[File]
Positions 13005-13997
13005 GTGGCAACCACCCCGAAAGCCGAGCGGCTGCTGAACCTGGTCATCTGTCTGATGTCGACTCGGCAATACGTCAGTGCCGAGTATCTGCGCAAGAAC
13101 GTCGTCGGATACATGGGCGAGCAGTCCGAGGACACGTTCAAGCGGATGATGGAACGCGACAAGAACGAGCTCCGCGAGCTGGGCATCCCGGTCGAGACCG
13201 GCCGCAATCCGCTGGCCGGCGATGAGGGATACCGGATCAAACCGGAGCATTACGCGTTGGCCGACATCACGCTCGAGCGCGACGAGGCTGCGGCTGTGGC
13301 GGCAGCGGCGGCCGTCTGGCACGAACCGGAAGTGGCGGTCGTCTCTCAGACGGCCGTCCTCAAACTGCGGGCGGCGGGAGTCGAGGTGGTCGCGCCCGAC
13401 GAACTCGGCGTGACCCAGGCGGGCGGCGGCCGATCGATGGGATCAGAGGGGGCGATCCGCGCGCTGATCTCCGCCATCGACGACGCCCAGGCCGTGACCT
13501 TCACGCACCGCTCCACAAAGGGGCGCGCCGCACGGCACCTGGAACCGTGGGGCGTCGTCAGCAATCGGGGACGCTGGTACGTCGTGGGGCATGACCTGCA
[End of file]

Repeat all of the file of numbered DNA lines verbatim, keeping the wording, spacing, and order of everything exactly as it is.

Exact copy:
Positions 13005-13997
13005 GTGGCAACCACCCCGAAAGCCGAGCGGCTGCTGAACCTGGTCATCTGTCTGATGTCGACTCGGCAATACGTCAGTGCCGAGTATCTGCGCAAGAAC
13101 GTCGTCGGATACATGGGCGAGCAGTCCGAGGACACGTTCAAGCGGATGATGGAACGCGACAAGAACGAGCTCCGCGAGCTGGGCATCCCGGTCGAGACCG
13201 GCCGCAATCCGCTGGCCGGCGATGAGGGATACCGGATCAAACCGGAGCATTACGCGTTGGCCGACATCACGCTCGAGCGCGACGAGGCTGCGGCTGTGGC
13301 GGCAGCGGCGGCCGTCTGGCACGAACCGGAAGTGGCGGTCGTCTCTCAGACGGCCGTCCTCAAACTGCGGGCGGCGGGAGTCGAGGTGGTCGCGCCCGAC
13401 GAACTCGGCGTGACCCAGGCGGGCGGCGGCCGATCGATGGGATCAGAGGGGGCGATCCGCGCGCTGATCTCCGCCATCGACGACGCCCAGGCCGTGACCT
13501 TCACGCACCGCTCCACAAAGGGGCGCGCCGCACGGCACCTGGAACCGTGGGGCGTCGTCAGCAATCGGGGACGCTGGTACGTCGTGGGGCATGACCTGCA